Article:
Colleen Delaney Mattingly & Landon Scholar. Photo: JCC
The Bridges of Madison County
Based on the novel by Robert James Waller
Book by Marsha Norman
Music and Lyrics by Jason Robert Brown
Directed by Michael Drury
A review by Annette Skaggs
Entire contents are copyright © 2019 by Annette Skaggs. All rights reserved.
Years ago, the New York Times Bestselling book The Bridges of Madison County by Robert James Waller was made into a movie starring Meryl Streep and Clint Eastwood. Now, while I didn’t get to reading the novel, I did watch the movie. It really wasn’t what I would spend $10 to watch in a theater but it had its moments.
Fast forward a decade or so, Bridges is adapted as a musical for “The Great White Way”. To be honest I didn’t pay it any mind when it had its Broadway run because I had not been truly enamored with the movie. When CenterStage announced that Bridges would be a part of their 2019-2020 season, I thought that perhaps I should throw memories of what I had seen before and see what the new adaptation has in store. I am glad I gave Bridges another chance.
Italian-born Francesca (Colette Delaney Mattingly) and her wartime hero husband Bud Johnson (David Neil Cook) have created a sustainable life for themselves on their farm in Iowa while raising two children, Carolyn (Olivia Manning) and Michael (Noah Stewart), and prize-winning steer. When Bud and the children set off for competition in Indianapolis, Francesca stays behind to tend to the homestead. It is then that Francesca meets National Geographic photographer Robert (Landon Sholar) who is on assignment to shoot the covered bridges of Madison County for the magazine. Francesca and Robert begin a relationship that changes their lives forever. Is it love at first sight? Does Francesca leave her family? Does Robert stay in Iowa?
Again, CenterStage knocks it out of the park with the talent that they have assembled. The supporting cast includes Jacqui Davis, Ken Robinson, Brittany Morris Bullock, Hannah Jones Thomas, and Daniel Strasser, with voices that merged well. Of the ensemble, I almost laughed out loud when Mr. Strasser portrayed a grown-up Michael, as it was endearing and indicative of the character. While the voice work, such as Ms. Davis’ “Another Life” as Robert’s ex-wife Marian, was good, it was not perfect. Ms. Thomas was hard to understand throughout her song “State Road 21”. A little more enunciation would have helped.
Without a doubt, the funniest moments from the show come from the talented Rusty Henle and Rita Hight, who play neighbors to the Johnsons, Charlie and Marge, respectively. Mr. Henle displayed masterful comedic timing and Ms. Hight channeled a bit of Lucille Ball a loving and concerned friend. Her singing along to the radio was delightful to watch.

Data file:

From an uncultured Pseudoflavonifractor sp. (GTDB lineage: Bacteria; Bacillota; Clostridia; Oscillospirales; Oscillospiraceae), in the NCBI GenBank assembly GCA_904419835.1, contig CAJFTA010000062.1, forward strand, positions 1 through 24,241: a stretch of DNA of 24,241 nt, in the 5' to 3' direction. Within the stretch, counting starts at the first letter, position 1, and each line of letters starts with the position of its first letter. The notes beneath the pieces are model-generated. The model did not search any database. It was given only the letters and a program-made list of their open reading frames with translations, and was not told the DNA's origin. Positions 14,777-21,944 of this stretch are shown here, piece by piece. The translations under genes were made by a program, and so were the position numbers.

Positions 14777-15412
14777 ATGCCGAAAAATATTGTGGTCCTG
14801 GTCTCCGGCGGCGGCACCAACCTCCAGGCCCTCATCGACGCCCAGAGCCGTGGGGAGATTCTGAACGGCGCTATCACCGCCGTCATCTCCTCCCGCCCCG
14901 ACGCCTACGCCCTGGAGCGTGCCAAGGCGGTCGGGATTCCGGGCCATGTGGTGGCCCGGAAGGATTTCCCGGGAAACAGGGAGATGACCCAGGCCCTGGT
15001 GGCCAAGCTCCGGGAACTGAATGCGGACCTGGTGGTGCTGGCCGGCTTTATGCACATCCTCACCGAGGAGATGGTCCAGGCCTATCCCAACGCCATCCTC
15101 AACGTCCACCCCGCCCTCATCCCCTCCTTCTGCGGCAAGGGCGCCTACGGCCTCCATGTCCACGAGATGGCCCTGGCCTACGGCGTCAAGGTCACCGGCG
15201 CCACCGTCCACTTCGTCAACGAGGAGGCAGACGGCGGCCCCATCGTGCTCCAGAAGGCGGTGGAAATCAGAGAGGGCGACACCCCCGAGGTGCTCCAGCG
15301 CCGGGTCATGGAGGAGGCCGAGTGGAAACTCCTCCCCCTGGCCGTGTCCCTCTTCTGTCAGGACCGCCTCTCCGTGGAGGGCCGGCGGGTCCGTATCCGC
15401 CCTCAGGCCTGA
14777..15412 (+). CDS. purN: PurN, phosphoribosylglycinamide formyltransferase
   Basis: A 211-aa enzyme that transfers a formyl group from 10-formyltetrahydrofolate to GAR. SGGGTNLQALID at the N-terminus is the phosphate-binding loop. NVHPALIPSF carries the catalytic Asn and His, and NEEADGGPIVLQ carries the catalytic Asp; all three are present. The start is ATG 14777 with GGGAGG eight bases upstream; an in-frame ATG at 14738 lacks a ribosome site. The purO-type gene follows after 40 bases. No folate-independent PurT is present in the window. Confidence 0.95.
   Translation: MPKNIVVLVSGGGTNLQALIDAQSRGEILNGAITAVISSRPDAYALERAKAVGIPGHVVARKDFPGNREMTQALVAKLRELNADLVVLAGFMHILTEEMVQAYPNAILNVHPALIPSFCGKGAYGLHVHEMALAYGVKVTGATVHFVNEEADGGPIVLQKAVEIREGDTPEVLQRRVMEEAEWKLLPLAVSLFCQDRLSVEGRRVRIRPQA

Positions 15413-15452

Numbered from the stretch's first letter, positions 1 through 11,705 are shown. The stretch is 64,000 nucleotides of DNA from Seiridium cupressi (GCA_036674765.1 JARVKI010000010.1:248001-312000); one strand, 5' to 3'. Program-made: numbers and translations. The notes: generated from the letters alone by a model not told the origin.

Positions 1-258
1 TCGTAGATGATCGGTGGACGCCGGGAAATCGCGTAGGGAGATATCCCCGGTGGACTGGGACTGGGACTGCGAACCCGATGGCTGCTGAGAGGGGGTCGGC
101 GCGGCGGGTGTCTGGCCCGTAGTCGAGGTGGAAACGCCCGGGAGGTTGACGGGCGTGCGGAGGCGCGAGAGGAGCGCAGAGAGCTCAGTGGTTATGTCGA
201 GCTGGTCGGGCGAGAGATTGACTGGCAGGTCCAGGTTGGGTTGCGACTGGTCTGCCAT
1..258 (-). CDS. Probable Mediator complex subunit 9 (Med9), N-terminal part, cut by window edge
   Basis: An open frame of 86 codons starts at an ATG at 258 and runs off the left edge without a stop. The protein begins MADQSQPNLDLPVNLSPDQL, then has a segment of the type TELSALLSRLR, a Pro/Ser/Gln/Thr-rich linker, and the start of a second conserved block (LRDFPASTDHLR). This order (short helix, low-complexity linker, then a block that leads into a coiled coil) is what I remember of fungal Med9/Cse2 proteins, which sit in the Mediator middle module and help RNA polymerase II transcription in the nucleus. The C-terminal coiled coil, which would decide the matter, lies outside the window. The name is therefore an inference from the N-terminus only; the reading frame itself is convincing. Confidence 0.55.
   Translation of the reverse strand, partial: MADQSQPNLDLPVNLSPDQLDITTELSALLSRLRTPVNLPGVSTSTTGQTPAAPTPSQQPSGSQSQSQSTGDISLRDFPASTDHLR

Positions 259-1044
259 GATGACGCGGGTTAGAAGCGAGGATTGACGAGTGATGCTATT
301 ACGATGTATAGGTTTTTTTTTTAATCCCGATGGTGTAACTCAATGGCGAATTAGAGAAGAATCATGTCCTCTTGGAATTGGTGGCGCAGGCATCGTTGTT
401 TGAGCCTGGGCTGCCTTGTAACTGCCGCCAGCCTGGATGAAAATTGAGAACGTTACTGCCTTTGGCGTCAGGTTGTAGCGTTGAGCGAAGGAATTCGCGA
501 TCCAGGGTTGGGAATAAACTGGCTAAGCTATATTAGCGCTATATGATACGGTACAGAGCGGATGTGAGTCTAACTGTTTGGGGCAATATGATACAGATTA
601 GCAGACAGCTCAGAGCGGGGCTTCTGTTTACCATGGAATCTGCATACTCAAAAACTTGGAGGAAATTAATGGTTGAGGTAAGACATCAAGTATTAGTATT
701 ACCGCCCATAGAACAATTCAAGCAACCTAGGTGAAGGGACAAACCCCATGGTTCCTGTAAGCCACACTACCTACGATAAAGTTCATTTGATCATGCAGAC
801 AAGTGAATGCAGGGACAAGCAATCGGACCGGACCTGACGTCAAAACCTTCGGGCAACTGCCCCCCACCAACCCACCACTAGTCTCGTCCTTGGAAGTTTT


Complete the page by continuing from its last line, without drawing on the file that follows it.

David Neil Cook’s Bud was well played and had a gentleman farmer feel when he sang about his wife in “Something from a Dream”…well, it just melts the heart. Mr. Stewart’s Michael and Ms. Manning’s Carolyn were performed just as well and their brother/sister chemistry was on target. I was pleasantly surprised by Ms. Manning’s vocals. A well-developed sound for a young lady her age.
I have enjoyed watching Ms. Mattingly and Mr. Sholar in other productions in and around Louisville in the past and was happy to see them working together. Their electricity is palpable and enjoyable. As two vocally gifted individuals, they certainly complimented each other. While not every duet or solo was perfect – such as some unevenness with Francesca’s “Almost Real”, more often the singing was sumptuous, such as their “Before and After You” and Robert’s “It All Fades Away”.
As for the acting, all around it was good, although Ms. Mattingly’s accent sounded more Irish Brogue than Italian. Some of the one-liners either made me giggle or made me swoon.
The production company did very well with the set design by Patrick Jump and Michael Drury as well as the costumes by Susan Nelson. I was quite impressed with the lighting, courtesy of Nick Dent and what I would guess were hard to find props by Jill-Marie Schierbaum. Michael Drury’s direction was well-paced and the staging was very fluid.
The small sextet orchestra led by Julie McKay on keyboards, including Benji Simmons on percussion, effectively in providing the musical soundtrack of the evening. However, there were a couple of times, such as on “Something from a Dream”, that the strings were sounding a bit sharp.
Despite the ongoing problems that CenterStage continues to have with their microphone system, the production was most certainly a humdinger of a presentation. I may indeed make a trip back to see The Bridges of Madison County.
Bridges of Madison County
October 31, November 2, 4, 7, 9 & 11 @ 7:30 pm
November 3 & 10 @ 2 pm
Tickets are $22 in advance, $24 on Saturday night and Sunday matinees, $24 “at the door” charge
Jewish Community Center
3600 Dutchman’s Lane
Louisville, Kentucky 40205
Annette Skaggs is heavily involved as an Arts Advocate here in Louisville. She is a freelance professional opera singer who has performed throughout Europe and in St. Louis, Cincinnati, Boulder, Little Rock, Peoria, Chicago, New York and of course Louisville. Aside from her singing career, she has been a production assistant for Kentucky Opera, New York City Opera, and Northwestern University. Her knowledge and expertise have developed over the course of 25+ years’ experience in the classical arts.